Connecticut: Arsenic in Child Care Center Drinking Water

A glass of water.

When a daycare opened on the site of a former gas station in 2012, the Connecticut Department of Public Health (CTDPH) knew they needed to investigate. They found that contaminated soil and the underground gas tanks had already been removed during previous cleanup.

But when they advised the child care operator to test the well water, they found something unrelated to the site’s past use — high levels of naturally-occurring arsenic.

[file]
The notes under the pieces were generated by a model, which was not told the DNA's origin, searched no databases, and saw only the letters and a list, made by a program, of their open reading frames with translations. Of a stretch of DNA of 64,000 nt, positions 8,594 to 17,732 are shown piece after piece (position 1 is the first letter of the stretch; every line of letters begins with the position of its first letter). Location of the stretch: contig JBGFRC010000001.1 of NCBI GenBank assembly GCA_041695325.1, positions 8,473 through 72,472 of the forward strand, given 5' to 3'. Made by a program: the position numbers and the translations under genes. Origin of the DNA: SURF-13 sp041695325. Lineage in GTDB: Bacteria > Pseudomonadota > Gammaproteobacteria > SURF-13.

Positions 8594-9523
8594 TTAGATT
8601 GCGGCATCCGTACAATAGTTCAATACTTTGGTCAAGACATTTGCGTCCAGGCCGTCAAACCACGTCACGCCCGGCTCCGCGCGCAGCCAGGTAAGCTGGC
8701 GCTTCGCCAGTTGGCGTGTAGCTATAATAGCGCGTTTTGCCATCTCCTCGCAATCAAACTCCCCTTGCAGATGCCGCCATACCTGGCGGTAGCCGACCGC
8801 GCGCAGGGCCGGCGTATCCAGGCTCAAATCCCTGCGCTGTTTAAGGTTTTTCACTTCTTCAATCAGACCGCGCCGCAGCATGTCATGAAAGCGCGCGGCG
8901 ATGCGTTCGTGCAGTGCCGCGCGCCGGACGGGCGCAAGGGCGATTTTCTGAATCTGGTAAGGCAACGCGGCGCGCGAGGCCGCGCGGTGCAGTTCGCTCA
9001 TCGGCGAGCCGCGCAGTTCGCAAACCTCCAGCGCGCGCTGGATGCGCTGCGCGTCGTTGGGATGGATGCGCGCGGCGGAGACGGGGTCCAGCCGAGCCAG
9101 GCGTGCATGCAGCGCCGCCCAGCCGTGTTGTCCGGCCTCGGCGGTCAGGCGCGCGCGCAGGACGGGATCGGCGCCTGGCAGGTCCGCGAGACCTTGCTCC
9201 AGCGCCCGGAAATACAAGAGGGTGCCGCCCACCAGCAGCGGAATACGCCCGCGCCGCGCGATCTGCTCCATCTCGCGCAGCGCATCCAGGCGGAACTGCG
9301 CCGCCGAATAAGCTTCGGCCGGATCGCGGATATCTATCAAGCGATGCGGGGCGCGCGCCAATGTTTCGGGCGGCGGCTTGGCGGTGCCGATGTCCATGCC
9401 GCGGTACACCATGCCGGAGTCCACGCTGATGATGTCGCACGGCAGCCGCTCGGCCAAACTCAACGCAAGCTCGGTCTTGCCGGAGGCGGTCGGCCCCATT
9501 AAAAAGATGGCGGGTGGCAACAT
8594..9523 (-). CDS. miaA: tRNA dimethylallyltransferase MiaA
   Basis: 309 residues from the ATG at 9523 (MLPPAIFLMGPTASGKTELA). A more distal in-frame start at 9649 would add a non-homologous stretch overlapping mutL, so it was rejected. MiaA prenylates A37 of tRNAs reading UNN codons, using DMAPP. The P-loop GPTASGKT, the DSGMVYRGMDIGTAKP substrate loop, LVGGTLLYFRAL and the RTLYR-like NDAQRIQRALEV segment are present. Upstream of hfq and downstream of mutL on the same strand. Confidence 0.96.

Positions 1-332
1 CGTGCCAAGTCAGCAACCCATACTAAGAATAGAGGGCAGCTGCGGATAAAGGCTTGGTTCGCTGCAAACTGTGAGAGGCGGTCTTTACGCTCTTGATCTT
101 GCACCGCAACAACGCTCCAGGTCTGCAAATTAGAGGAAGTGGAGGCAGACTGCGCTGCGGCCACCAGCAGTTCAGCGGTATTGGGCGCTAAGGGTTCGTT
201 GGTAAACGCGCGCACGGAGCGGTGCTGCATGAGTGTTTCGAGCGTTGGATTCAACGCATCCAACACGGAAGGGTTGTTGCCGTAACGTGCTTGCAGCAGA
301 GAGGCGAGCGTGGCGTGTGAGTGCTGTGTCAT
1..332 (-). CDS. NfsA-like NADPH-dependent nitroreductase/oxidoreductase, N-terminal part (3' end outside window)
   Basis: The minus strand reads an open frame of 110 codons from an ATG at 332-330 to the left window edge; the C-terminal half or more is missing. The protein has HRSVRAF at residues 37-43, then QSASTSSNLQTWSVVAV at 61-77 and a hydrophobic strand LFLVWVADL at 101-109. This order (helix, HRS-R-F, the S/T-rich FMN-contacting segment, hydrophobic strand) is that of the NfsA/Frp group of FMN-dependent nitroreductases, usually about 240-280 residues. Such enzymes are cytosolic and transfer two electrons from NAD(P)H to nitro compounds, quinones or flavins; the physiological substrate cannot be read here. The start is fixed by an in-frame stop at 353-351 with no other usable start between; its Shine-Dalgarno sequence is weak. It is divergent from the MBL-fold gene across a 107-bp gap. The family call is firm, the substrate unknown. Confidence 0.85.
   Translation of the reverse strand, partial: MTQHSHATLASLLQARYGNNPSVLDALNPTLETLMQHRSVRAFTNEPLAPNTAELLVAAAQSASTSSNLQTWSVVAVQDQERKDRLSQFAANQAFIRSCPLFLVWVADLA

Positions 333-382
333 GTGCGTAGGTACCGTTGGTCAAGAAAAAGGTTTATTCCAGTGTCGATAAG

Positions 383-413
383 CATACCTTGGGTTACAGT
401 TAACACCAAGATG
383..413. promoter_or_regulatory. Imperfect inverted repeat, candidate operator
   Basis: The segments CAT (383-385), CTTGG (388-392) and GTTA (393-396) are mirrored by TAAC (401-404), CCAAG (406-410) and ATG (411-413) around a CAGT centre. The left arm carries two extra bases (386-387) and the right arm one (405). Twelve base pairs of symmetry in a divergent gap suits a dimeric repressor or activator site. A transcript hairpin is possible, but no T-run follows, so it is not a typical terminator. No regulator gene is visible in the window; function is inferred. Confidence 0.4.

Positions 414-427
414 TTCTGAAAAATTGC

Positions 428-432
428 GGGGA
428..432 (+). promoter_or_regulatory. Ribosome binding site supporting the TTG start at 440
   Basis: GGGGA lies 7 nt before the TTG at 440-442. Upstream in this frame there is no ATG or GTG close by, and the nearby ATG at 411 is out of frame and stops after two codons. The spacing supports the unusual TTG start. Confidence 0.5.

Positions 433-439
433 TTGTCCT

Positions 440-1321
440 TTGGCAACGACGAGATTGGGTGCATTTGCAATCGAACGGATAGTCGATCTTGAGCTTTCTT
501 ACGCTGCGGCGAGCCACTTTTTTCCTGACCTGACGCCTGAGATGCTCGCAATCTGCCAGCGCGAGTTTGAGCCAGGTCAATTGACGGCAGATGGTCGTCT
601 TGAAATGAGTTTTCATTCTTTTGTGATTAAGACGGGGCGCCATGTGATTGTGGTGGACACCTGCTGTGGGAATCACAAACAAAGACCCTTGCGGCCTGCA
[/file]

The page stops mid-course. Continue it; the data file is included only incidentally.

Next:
CTDPH recommended that the child care operator either use bottled water for cooking, drinking, and food preparation, or install treatment to reduce arsenic to acceptable levels. They also alerted the state child care licensing program about high levels of naturally occurring arsenic in wells in the area.

Without CTDPH’s involvement, the operator would never have known about the arsenic — because checking for it in well water is not required as part of child care licensing.

Page last reviewed: August 11, 2021